In case you haven’t been keeping up (which, if you’re an avid GTHQ reader there’s no way you would have missed it!) there is a fashion revolution afoot and it’s only going to get better. Over the past couple of years we have witnessed so many amazing women speaking out and disrupting the mainstream fashion and beauty industries by showing why it is important to represent all bodies, all ethnicities, all ages, as well as differently-abled bodies.
Names like Ashley Graham and Robyn Lawley have become as familiar as the likes of Gisele Bundchen or Tyra Banks, and it is awesome! What is important to note about the plus size disruption of fashion is that is has not been a tokenistic movement, or just some passing fad. Nope. Diverse bodies and inclusive representations on the runway and in magazine are here to stay. They are fast become the “new normal” thanks to a number of pioneer women.
Two women who are part of the movement are Denise Bidot and Clementine Desseaux, each of whom have broken some major barriers in the fashion world. Let’s start with Denise, the Puerto Rican-Kuwaiti badass who became the first plus size model to walk in two straight-size runway shows at New York Fashion Week in September 2014. Those shows were for Chromat (lead image above) and Serena Williams’ line. She was hand-picked by Serena to be the only plus-size model in her show.
Denise has modeled all over the world for some very recognizable brands and magazines, and also caused a major stir by appearing in the Swimsuits For All ‘Beach Body Not Sorry’ campaign where she proudly flaunted her curves and unretouched cellulite in a range of bathing suits. In a recent interview with NY Mag’s The Cut, Denise shares her thoughts on what is happening in the fashion industry and why she takes her role as a pioneer very seriously.
“We’re at this amazing moment where all of those barriers that at one point segregated us are nonexistent. We’re here, we’ve made our point, and we’re being listened to. You’re seeing an entire industry that was so secure in what they thought was right finally opening their eyes to something different. I never thought that I’d get to see it in my lifetime. To be a part of that change, to be able to show my daughter that she never has to grow up with insecurities,” she said.
She fell into modeling accidentally, after trying her hand at acting and deciding to quit after getting sick of being constantly told to lose weight. From working as a makeup artist for another plus size model, she was spotted on set by a photographer who encouraged her to try modeling herself. Once she started, she soon realized what a great opportunity it was not just to earn a living, but to spread an important message to other girls who have felt the way she did.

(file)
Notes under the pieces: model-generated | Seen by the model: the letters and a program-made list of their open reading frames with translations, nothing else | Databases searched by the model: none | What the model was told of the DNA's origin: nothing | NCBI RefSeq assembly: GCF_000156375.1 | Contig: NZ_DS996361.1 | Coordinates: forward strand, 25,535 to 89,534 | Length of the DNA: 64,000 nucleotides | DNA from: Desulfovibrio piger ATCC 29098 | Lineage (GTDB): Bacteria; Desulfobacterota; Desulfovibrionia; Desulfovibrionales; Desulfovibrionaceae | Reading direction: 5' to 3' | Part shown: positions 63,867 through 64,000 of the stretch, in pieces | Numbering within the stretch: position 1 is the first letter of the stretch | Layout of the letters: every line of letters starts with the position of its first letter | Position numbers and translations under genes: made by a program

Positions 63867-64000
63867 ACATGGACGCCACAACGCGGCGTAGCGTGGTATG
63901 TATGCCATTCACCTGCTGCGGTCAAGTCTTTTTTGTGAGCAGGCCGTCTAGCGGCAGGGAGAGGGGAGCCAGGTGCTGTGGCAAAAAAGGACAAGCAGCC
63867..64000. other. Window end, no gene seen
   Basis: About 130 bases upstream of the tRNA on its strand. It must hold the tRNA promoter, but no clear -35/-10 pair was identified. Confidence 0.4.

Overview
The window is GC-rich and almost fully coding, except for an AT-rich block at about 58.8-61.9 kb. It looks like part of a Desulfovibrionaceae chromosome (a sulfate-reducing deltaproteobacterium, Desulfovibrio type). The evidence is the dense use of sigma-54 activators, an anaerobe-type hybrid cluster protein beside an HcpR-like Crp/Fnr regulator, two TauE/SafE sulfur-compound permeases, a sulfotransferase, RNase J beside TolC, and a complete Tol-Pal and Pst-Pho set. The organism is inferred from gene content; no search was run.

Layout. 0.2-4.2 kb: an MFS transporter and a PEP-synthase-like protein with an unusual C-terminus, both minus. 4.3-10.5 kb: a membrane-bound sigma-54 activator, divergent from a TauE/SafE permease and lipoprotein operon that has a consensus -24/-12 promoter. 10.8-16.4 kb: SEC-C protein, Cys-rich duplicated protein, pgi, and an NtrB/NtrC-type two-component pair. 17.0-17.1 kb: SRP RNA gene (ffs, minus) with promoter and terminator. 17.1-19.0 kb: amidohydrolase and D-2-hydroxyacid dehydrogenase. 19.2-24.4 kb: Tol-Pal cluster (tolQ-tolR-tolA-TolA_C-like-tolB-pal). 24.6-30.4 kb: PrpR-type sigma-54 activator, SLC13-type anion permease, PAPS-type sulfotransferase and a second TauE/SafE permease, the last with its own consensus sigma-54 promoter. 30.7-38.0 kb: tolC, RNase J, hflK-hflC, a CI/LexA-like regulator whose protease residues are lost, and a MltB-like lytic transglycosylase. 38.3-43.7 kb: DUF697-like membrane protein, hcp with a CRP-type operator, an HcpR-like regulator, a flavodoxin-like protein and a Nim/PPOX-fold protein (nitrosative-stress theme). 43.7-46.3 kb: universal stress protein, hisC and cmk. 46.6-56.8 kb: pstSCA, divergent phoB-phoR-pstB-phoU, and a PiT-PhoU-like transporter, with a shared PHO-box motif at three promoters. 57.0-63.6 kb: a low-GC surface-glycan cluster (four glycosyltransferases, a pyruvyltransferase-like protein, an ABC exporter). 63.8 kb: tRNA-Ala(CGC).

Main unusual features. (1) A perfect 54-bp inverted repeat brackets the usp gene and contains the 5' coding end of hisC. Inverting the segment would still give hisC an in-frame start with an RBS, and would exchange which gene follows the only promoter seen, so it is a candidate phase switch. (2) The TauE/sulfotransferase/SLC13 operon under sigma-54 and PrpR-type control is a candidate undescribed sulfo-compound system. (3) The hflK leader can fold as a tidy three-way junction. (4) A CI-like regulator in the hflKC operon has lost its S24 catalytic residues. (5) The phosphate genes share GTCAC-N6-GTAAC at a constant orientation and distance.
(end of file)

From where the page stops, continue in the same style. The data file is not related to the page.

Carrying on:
“Five years ago, I started getting messages from all these girls. Social media had put the power back in the consumer’s hands. [Modeling] is a way to speak up, be recognized, and to be that person that I never had growing up,” she said.
One of the loudest messages being touted by the disrupters is that there is more than one way to be a woman, and models and advocates are demanding that brands and campaigns start reflecting this.
“We have enough battles in the world to not support each other, to not be rooting for each other. One step for one is one step for all of us. We don’t need to say one is less than the other to feel validated…It’s exactly what we’ve been talking about for years. Plus models should be allowed to do beauty campaigns, hair campaigns, and everything that anyone else should be able to do,” she explained.
Clearly the message is hitting the right notes as we have seen some major consumer fashion companies like Target and JC Penney recognize the need to cater to the billion dollar plus size market. These companies and others like them would be crazy to continually ignore such a growing market and deliberately leave money on the table, so to speak, just to continually push an outdated beauty ideal.
The size 14 badass is also quick to shut down the health police who always seem to be out in full force on the internet claiming that every plus size woman is somehow morbidly unhealthy and in danger.